Glacier Peak High School lunchroom (Rikki King / Herald file)

Glacier Peak High School lunchroom (Rikki King / Herald file)

Racist, homophobic network names shut down school assembly

Students allegedly created Wi-Fi hotspots with offensive names during a pep rally at Glacier Peak High School.

SNOHOMISH — Two students at Glacier Peak High School are being disciplined for allegedly creating derogatory Wi-Fi names using their cellphones during a school assembly Thursday.

The names contained “highly offensive, discriminatory, divisive, inappropriate and, in some cases, racially motivated messages,” school leaders wrote in a message to parents.

A screenshot showed racist, homophobic and anti-Semitic language. Several of the Wi-Fi hotspot names were just a single swastika. At least three messages were targeted at the principal, Jeffrey Larson.

Junior Isaac Ellison was at the winter pep assembly. He said he hadn’t seen anything when the principal suddenly grabbed the microphone, said something about student safety, and sent everyone back to their classrooms.

“Everyone freaked out,” he said.

Students thought they were in danger, he said. One Wi-Fi name that popped up said “Someone shoot this up please.” Another said “Sorry don’t kill me.”

Parents worried too.

Michelle Renschler was at work when she got a text from her daughter.

“As a parent, the first thing you’re thinking is someone is going to have a gun,” she said.

School officials said the act didn’t pose any direct threat, but the network names “may have made our students feel uncomfortable and unsafe.”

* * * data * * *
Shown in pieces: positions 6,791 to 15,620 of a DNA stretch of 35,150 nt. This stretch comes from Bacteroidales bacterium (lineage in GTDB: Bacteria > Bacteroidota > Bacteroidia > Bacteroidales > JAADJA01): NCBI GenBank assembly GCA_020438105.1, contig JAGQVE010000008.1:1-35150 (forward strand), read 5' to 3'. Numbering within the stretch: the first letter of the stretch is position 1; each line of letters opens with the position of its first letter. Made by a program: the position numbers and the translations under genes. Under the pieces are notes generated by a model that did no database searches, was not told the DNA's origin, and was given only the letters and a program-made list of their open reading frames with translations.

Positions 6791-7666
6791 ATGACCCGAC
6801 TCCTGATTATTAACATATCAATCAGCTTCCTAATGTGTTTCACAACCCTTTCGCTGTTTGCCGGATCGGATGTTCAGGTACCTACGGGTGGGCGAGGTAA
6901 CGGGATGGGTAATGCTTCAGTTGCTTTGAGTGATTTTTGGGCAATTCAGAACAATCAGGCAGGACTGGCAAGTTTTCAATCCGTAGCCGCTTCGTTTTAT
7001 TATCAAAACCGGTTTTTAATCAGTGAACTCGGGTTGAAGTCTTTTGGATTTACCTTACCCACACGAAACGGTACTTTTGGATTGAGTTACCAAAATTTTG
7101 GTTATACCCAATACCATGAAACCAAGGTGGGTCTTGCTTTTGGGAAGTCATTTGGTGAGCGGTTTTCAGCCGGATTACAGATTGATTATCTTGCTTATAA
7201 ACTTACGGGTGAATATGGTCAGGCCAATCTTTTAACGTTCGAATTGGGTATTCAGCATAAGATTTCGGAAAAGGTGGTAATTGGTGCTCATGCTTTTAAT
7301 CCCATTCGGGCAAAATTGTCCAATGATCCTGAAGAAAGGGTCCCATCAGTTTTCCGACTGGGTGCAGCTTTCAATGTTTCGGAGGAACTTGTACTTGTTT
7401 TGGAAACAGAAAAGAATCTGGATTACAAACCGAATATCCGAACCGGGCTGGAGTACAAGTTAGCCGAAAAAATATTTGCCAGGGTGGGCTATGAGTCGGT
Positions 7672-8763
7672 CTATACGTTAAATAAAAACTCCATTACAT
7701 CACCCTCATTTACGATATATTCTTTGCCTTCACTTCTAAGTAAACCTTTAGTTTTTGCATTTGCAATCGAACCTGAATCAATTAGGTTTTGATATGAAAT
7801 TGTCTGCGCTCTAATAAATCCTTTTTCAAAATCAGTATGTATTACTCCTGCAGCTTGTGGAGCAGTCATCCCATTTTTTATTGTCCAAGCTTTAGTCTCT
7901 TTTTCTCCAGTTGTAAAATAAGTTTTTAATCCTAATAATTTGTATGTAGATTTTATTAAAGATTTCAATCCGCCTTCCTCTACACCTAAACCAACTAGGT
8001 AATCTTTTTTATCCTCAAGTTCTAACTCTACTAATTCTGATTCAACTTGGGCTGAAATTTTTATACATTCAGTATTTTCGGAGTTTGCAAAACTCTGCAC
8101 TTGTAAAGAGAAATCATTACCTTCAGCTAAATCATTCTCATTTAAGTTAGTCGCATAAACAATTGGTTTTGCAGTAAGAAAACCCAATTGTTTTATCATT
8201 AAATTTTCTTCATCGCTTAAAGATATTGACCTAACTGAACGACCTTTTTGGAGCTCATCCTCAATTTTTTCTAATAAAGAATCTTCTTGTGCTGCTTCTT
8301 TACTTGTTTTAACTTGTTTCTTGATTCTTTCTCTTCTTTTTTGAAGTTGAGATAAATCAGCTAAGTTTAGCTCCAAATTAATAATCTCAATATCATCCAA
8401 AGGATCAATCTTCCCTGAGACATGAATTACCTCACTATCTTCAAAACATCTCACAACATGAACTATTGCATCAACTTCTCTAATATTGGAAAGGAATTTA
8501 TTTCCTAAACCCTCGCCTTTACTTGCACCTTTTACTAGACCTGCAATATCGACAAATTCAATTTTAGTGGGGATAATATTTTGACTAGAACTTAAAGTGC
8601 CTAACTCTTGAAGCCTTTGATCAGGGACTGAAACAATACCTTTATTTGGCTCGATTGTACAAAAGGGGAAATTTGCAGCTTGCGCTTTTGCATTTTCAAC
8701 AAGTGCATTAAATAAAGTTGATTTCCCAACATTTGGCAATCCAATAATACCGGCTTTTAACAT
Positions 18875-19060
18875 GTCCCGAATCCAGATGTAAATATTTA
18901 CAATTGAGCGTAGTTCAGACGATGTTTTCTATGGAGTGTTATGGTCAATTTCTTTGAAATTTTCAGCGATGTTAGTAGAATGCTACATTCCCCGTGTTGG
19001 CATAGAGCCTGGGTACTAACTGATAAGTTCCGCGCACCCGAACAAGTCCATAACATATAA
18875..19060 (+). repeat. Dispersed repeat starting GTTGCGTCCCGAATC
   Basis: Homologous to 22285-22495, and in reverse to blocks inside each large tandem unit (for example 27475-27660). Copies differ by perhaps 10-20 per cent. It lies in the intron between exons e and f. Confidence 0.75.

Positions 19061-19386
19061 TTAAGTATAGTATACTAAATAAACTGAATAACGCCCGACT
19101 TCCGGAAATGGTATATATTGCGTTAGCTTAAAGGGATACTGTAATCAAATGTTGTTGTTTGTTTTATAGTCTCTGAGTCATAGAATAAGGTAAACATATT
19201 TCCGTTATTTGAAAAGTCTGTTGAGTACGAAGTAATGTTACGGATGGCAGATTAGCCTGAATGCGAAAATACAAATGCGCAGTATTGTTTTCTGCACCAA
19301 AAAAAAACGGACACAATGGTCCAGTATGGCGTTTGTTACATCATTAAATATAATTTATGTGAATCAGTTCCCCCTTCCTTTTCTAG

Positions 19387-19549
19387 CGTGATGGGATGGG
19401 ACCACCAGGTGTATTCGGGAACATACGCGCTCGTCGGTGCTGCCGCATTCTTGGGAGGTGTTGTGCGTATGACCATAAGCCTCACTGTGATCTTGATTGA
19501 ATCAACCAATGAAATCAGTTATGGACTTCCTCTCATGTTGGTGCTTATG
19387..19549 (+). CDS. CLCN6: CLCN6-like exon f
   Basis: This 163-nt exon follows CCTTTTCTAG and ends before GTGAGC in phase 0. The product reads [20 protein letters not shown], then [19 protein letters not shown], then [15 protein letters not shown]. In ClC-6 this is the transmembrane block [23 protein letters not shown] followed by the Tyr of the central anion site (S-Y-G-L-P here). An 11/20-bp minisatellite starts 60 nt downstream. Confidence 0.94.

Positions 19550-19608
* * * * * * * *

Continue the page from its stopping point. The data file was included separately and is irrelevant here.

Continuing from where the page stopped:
The students involved will be punished according to policy, said Kristin Foley, a district spokeswoman. School officials are working with law enforcement as well.

Foley said federal privacy law prevents the district from disclosing how the students will be disciplined.

As the investigation continues, Principal Larson wrote, the school will communicate plans to address “threatening and discriminatory behaviors.”

“We will not tolerate hatred, threats, discrimination, intimidation or this type of behavior. There is no place for this in any of our schools, campuses or classrooms,” Larson wrote.

Ellison said the event wasn’t surprising. As one of the few black students at a primarily white school, he said he hears offensive remarks on a regular basis. Sometimes people think they’re just making a joke, he said, but he doesn’t think it’s funny.

“It’s hard sometimes,” he said. “You really just have to get used to it, otherwise school will pretty much be like a living hell.”

He said he hopes students and administrators will talk about racism on the campus. He said he’s helping start a new Black Student Union that could promote dialogue.

Meanwhile, parents said they will attend a Dec. 12 district board meeting to talk with school leaders about the incident.

At the very least, Ellison wants people to be a little more self-aware of their words and actions.

“If you have hurtful thoughts, just keep it to yourself,” he said.

Zachariah Bryan: 425-339-3431; zbryan Twitter: @zachariahtb.

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